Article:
Although reported regular exercise participation levels does not indicate it (20% self-reported in U.S.; actual participation is likely even lower), most everyone knows that the best way to reduce onset, risk and severity of many major diseases is to make fitness a priority. But like many unfortunate possible developments in our lives (injury, divorce, financial hardship), we often don’t think about the effects of those health threats until we’re dealing with the reality ourselves.
When I was in my 30’s, I was caught up in a career plan, a young family and keeping my house maintained. Now, at 52, I have friends who are recovering from cancer surgery, trying to rebuild their lives after economic ruin and some, like me, downsizing and simplifying their lives to focus on what we consider most important for the rest of lives – the people we love and taking care of ourselves physically and emotionally/spiritually.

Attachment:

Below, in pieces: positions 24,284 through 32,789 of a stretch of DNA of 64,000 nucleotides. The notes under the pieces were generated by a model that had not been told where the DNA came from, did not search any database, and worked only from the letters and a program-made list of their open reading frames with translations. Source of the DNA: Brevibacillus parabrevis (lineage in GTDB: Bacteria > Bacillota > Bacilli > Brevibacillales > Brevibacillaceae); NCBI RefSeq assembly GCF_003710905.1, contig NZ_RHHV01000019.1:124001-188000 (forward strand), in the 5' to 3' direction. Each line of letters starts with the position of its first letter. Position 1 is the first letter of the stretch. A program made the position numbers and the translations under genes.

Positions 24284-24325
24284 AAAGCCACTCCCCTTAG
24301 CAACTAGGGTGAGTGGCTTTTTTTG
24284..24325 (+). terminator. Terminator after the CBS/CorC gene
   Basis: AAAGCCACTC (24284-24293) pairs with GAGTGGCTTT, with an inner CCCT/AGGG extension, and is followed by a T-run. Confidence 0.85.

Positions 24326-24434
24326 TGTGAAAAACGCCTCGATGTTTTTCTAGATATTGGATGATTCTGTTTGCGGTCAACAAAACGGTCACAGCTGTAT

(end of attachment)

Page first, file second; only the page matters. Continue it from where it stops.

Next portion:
A few days ago I joked with a client complaining of arthritis that we have two options – live long enough to develop it or, don’t. Cardiovascular disease, stroke and diabetes complications account for nearly half of all death and debilitating disease, combined. Exercise helps you avoid or minimize the risk of each.
But you knew that already.
Did you also know that, according to the Mayo Clinic (and every other reputable, authoritative source), exercise also helps reduce, sometimes dramatically, the symptoms and severity of these conditions once you already have them? That can be the critical difference between a poor and very good quality of life. And isn’t that the bottom line?
So, either exercise to avoid disease, or to lessen the effects and better manage it. If you live long enough, those are your only real options.
And I hope you do.
Learn more about how to get and stay in great shape? Contact Dan at Tri Valley Trainer